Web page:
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Cardiac resuscitation is a rapidly changing clinical science. Recommendations of the 2015 American Heart Association Advanced Cardiac Life Support updates1 are provided in this chapter and are augmented by the most current resuscitation research literature. These recommendations are similar to the recent 2017 International Consensus on Cardiopulmonary Resuscitation and Emergency Cardiovascular Care Science With Treatment Recommendations Summary.2 The guidelines are summarized as follows.


  • The recommended chest compression rate is 100 to 120 per minute, updated from 100 per minute.

  • Chest compression depth should be 5 to 6 cm, not >6 cm. Chest compression ratio should be >60 and as close to 90 as possible.

  • There does not appear to be an advantage to asynchronous or interpolated breaths as long as the highest possible compression ratio is maintained.

  • The compression-to-breath ratio is 30:2. If an adjunctive or definitive airway is in place, provide 10 breaths per minute.


  • Early defibrillation is the most effective modality for return of spontaneous circulation (ROSC).


  • Amiodarone or lidocaine (lignocaine) may not provide added benefit to defibrillation.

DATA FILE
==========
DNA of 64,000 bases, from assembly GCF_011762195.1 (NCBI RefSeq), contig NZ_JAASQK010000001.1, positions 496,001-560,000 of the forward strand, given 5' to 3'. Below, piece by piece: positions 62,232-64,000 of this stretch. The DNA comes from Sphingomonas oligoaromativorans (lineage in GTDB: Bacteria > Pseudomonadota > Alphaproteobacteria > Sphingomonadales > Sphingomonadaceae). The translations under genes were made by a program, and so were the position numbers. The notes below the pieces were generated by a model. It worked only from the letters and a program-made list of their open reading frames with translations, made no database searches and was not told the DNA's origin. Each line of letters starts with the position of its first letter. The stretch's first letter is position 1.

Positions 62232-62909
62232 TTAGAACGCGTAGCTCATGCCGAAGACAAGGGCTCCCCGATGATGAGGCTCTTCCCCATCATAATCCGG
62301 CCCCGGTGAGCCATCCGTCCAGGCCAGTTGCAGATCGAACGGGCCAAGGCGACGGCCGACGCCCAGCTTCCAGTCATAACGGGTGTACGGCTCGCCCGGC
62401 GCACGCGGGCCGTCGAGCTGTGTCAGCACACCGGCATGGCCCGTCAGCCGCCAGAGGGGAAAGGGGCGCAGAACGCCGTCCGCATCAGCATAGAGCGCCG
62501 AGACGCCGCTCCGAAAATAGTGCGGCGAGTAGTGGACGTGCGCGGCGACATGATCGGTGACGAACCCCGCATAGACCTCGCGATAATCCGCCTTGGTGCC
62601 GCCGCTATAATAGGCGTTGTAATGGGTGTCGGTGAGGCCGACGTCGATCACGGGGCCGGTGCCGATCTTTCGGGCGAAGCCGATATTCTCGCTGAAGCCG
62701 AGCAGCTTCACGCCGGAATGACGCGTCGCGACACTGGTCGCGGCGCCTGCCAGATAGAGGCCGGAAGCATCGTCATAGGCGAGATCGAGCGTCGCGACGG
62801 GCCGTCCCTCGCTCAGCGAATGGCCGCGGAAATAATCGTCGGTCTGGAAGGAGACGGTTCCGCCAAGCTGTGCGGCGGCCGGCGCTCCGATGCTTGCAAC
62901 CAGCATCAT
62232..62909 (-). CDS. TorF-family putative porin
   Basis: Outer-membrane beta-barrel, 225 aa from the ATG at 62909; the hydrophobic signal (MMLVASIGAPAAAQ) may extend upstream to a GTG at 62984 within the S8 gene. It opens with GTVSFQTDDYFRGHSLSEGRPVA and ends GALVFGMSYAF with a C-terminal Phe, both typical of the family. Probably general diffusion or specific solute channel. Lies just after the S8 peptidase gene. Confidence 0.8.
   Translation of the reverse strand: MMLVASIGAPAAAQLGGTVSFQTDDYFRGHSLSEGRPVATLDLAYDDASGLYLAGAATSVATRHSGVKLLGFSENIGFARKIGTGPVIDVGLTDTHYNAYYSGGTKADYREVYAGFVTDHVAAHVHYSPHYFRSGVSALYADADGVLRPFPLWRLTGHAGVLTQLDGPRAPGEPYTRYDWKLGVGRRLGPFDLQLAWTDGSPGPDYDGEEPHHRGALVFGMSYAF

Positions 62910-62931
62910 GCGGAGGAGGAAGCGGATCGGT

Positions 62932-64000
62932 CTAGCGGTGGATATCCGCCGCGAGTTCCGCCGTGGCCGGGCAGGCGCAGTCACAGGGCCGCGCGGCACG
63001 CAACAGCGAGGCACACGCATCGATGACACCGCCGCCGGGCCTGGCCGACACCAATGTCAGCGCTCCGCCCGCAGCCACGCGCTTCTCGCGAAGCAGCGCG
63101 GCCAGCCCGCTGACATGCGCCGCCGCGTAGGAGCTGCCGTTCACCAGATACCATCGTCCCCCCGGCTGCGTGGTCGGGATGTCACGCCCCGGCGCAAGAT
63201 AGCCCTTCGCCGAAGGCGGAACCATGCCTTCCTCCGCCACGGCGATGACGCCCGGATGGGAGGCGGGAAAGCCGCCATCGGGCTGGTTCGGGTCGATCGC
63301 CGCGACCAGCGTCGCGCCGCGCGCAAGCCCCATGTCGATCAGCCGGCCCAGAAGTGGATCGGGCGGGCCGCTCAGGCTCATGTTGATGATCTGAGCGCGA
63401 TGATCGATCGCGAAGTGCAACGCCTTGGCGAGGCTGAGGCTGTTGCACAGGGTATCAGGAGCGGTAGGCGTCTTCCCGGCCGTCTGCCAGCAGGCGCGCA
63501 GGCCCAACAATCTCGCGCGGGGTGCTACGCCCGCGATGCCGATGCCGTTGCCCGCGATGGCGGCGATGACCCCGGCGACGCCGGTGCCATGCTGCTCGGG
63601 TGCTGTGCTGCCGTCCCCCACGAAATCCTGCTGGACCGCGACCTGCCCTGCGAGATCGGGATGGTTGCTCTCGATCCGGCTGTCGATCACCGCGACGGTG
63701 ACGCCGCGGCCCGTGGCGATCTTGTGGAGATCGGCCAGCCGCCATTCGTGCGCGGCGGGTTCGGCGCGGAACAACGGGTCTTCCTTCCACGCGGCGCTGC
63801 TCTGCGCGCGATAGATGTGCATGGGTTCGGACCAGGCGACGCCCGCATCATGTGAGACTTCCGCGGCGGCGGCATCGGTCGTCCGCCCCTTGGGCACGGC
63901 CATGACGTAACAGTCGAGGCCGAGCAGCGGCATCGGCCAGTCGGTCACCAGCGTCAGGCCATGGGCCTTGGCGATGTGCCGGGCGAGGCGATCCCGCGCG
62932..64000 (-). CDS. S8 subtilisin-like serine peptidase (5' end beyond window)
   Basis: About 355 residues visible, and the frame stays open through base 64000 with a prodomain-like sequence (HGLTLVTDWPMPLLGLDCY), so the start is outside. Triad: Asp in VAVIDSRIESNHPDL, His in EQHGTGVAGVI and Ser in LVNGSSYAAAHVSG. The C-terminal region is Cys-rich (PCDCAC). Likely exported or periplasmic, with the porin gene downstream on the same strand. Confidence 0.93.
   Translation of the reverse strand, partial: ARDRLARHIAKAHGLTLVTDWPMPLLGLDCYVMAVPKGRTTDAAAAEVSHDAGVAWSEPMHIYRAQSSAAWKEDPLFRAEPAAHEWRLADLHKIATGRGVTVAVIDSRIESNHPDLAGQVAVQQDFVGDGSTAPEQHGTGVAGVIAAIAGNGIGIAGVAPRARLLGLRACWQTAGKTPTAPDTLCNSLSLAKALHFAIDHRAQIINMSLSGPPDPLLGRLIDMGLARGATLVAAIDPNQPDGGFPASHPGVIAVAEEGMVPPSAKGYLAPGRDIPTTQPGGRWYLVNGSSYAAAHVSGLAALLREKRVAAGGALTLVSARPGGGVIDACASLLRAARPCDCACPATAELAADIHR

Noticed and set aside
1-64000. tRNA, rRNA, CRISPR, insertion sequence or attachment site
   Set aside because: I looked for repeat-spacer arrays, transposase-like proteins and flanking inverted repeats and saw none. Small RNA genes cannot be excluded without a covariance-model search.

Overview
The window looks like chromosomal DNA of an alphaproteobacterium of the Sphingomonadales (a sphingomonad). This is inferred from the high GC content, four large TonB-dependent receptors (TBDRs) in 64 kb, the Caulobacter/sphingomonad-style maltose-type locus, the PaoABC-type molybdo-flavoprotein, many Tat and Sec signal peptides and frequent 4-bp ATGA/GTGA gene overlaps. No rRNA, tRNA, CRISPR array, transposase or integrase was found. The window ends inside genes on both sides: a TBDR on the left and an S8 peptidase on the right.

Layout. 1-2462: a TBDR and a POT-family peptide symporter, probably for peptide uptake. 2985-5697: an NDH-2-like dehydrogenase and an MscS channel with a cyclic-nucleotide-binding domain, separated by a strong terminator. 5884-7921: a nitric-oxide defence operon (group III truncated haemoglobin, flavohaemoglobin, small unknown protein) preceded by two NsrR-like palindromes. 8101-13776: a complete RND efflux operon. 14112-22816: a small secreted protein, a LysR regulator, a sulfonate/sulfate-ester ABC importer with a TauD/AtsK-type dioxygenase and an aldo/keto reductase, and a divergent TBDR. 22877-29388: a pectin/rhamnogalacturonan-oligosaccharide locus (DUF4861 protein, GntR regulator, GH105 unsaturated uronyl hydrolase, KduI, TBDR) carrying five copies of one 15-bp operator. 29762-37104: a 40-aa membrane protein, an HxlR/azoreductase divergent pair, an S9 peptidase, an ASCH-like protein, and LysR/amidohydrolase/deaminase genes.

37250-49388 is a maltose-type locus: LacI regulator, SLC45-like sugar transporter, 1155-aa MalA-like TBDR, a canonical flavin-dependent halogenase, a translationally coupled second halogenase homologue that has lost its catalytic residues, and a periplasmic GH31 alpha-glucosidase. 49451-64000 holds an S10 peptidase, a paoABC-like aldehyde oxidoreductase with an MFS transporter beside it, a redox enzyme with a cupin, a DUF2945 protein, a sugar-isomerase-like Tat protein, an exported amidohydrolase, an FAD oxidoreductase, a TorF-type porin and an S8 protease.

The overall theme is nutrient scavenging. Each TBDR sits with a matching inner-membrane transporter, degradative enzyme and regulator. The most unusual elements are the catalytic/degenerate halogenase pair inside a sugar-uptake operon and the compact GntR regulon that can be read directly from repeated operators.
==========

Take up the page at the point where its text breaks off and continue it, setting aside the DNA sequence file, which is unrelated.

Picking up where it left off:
• Vasopressin has been removed from the Advanced Cardiac Life Support algorithm.

  • Routine use of β-blockers after cardiac arrest is not recommended, with benefits for ROSC only demonstrated through animal studies and case reports.

  • Steroids may provide some benefit when bundled with vasopressin and epinephrine in in-hospital cardiac arrest, although routine use is not recommended.


  • Provide 100% fraction of inspired oxygen (Fio2) during cardiac arrest, with oxygen saturation titrated to >94% after ROSC.

  • End-tidal carbon dioxide (CO2) can be used to monitor for ROSC. Low end-tidal CO2 (<10 mm Hg) after 20 minutes is associated with low likelihood of survival.


  • Extracorporeal membrane oxygenation (ECMO) or extracorporeal CPR can be considered in patients with refractory cardiac arrest who have not responded to conventional CPR, where it can be rapidly implemented with suspicion of reversible cause of cardiac arrest.


  • Emergency percutaneous coronary intervention is recommended for patients with ST-segment elevation on ECG and for hemodynamically or electrically unstable patients with no ST-segment elevation but suspected cardiovascular cause.

  • Targeted temperature management between 32°C and 36°C for comatose patients with ROSC for at least 24 hours is recommended.


  • Use of social media technologies that summon rescuers in close proximity to a victim of out-of-hospital cardiac arrest may be reasonable. Audiovisual devices can be used to educate providers and improve CPR quality.


Every year, approximately 6.8 to 8.5 million persons throughout the world3 sustain cardiac arrest. About 70% ...

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